BEHIND BARS – Transcript (EN)

Print Friendly, PDF & Email

Following the transcript in English Language of the inter.doc production BEHIND BARS:


First I was brought into a police station, Carabinieri
where they had cells and I was left in there
for a night. I’ve asked at least 30 times for a lawyer,
they just smiled at me.
I shouted 3 hours for some water.
The cell was concrete. Concrete the floor
and concrete the bed.
No linen, no pillow, nothing.
A hole in the floor as a bathroom.
In the morning they handcuffed me and
the brought me to court.
At court, I was brought into a small cell on the side
of the court room and there were two people
in front of me. So the proceeding started.
And then it was my turn.
Just before I saw that there was just one lawyer.
I didn’t see anybody else and
she was talking as a lawyer for the other
black young man and as she passed him
I said: “Hello, do you know where my lawyer is?”
She looked at me and said:
“You don’t have a lawyer? Am I the lawyer for everybody today?”
And then she left. At some point the police opened the cell door
and brought me on the side of the court.
I sat. The judge was an elderly man with glasses
who looked really bored. The questioning
consumed one minute max.
And the judge left for his office in the back to,
I think, to discuss, decide.
An hour or so later the black man was told that he was free.
And me, I was read by the judge a long… he read out all those papers.
He read this very quickly in Italian. I didn’t understand anything.
I understood words but not really what was said.
And then people started to stand up in the courtroom and leave and
the female lawyer also was about to leave,
was walking out and I said to her:
“Sorry, what happened?”
And she came to me with a bored face and said:
“1 year, 4 months, 20 days”.
And I swear, I didn’t do anything.
I got one year, four months and twenty days
in what they call Europes worst prison, Poggioreale
or more commonly known under the name “The Hell of Naples”.
For resistance to police, which never happened.
The policeman apparently damaged his hand because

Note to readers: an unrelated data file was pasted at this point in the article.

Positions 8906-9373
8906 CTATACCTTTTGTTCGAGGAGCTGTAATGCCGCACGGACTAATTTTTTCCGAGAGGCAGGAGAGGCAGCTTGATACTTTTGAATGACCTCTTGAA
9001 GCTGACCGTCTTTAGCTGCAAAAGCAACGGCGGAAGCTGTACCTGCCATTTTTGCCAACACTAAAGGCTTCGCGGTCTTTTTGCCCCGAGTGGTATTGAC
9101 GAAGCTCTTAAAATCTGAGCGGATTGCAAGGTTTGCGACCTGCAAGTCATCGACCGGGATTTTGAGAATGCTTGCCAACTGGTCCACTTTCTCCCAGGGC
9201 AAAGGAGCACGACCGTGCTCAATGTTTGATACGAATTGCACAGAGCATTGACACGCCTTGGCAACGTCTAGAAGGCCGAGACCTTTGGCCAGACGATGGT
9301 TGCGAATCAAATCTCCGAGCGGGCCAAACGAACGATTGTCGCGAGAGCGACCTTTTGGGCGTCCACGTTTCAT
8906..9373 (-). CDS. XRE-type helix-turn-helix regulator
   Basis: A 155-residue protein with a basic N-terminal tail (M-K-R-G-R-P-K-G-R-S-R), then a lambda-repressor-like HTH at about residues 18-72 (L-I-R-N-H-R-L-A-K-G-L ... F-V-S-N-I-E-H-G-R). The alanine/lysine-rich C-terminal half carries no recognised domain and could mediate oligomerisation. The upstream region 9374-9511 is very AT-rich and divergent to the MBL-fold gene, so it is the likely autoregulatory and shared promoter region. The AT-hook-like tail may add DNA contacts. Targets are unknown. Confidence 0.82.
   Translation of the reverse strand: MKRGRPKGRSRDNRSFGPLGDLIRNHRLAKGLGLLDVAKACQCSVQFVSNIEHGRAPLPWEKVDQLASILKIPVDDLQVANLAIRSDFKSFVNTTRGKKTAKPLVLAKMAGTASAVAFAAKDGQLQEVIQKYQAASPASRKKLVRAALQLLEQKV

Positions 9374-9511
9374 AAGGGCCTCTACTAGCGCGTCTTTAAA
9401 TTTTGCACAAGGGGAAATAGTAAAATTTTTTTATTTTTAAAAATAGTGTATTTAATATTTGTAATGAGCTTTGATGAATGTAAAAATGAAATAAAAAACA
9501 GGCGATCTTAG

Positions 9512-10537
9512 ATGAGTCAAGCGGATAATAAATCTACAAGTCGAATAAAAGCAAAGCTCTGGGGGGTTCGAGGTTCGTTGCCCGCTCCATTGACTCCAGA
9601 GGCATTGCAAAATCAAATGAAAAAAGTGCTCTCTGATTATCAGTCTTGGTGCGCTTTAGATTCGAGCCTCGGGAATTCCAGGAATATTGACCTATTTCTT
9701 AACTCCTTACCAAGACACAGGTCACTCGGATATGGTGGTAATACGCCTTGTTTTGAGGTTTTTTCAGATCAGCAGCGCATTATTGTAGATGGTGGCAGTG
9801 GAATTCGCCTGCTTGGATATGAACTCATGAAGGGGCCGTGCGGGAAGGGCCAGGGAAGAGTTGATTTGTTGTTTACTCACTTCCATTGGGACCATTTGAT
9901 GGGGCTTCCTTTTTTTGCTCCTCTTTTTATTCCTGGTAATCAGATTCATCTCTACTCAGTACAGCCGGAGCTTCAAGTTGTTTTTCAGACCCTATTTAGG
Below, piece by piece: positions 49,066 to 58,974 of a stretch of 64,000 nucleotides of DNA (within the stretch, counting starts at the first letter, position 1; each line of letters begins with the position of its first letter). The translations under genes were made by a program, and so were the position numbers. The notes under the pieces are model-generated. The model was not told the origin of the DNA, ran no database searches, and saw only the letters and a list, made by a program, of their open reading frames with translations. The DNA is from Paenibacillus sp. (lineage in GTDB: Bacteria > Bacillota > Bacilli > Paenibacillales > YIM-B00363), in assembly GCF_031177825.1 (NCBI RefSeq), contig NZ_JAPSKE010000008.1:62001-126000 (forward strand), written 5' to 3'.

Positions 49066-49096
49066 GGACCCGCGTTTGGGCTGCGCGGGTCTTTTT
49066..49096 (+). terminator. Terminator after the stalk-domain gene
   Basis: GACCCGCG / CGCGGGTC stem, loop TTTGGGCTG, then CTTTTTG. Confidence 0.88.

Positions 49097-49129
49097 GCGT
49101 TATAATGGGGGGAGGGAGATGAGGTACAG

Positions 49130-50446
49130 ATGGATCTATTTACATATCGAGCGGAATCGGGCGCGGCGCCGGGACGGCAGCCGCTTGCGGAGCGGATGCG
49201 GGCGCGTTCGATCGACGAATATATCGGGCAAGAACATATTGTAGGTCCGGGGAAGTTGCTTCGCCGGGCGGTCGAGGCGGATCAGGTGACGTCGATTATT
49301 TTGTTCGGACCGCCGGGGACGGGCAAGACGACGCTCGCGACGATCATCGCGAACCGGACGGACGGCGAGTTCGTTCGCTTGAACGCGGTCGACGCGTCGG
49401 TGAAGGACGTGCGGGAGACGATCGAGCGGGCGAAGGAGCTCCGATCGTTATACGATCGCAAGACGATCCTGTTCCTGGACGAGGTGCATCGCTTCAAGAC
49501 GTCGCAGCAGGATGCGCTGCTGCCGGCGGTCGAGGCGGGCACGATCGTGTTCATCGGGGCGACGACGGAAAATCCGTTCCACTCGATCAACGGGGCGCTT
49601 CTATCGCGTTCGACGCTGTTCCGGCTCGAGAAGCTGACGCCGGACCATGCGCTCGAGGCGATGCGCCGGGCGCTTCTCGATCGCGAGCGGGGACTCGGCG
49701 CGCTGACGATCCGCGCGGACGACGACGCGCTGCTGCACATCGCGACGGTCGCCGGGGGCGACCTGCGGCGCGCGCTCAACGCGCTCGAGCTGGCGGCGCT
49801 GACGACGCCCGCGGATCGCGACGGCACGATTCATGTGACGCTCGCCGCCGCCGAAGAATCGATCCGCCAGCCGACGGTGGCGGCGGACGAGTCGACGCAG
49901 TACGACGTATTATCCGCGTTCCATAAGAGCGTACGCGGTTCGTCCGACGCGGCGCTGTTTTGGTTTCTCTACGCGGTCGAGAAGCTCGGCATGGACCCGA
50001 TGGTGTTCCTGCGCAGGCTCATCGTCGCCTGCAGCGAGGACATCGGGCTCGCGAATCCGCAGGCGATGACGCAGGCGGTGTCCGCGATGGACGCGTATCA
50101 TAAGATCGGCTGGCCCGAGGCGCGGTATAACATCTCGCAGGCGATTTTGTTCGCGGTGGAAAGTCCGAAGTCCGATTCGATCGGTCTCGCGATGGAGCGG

he banged with his fist on my, on the motor of my car,
the car and hurt himself and I think he decided:” I stay
a few weeks at home and I say that was because of him.”
So for resistance to police, which never happened,
I didn’t do that,
I was sentenced without lawyer,
in a way that was definitely against the law, because
an accused has to get a lawyer
and he has to understand his sentence.
And if his Italian is not good enough,
which I told the judge, then
he has to get a translator.
All of that didn’t happen.
So from the court I was brought to prison.
The police car speeded through Naples and
at some point I saw how he moved left
and there was a big, big wall and
a big iron door and it slowly opened,
the car drove in – and I was brought into the hell.
That is how it started.


Fear of death is one of the worst feelings inside.
People don’t talk about it too much because
it’s just lingering in the air.
So, if we see each other outside
we say hello, good morning, how are you.
But we don’t talk much about this fear.
Instead it’s here. It’s always there.
It’s always present.
The idea that one will spend his last day,
the last day of his life, behind bars and
will die in there.
Dead man walking is not just some words but
it’s reality.
At least for some. The ones I met
that are in there for years
5 years, 8 years, 10 years
and some of them that still have many years to do.
So, I often thought I just want to get out here
I want to make it. Please God,
give me that chance, give me that last chance
I don’t want to die in here.
And when I left, on the day of my departure,
when they opened the cell door finally and
let me out,
when I said goodbye to some people
in the cells around me,
I remember one man that shook my hand
a big, strong man but
he just had tears flowing down. He said
I wish you all the best – and he was crying.
This fear of dying in there
is a big fear and
if one thinks about death,
there is a final death when one stops
to breathe and
and maybe gets here in this graveyard
in the cemetery
or there is also mental death where
when one goes nuts, when one,
when one is not able to live a healthy life anymore,
and death by terminal illness –
so these whole feelings,
all these feelings they where in the air.
And often when voluntaries, nuns from the church
priests and guards
said me: “Just be patient, just wait.”
Relax, wait. I thought by myself: “It’s easy for them,
they can go out in the evening,
they got family,
they can see the light of freedom,
they can leave this place,
and come back – not as we
that have to stay.”
Until one day we get told to leave.
And there is another thing in prison which is quite hard
because it’s not so apparent.
All these court-papers.
You know, people get called and then
get those papers, every day there are long lines
of people getting new papers.
Until your last day
until the day you finally get released
you don’t know what new papers may
arrive. Maybe you may have done something
for some, that now has been coming to the light
or you may have done nothing
or you may be innocent
and they may just bring up another charge
against you and you may think
you go out in two days
but then those two days might become
another three years.
So this fear of dying in there
of uncertainty
of not being able to defend yourself
yes, you got a lawyer, but
the lawyer is, first of all, part of the system
he has to comply with rules
not make people to angry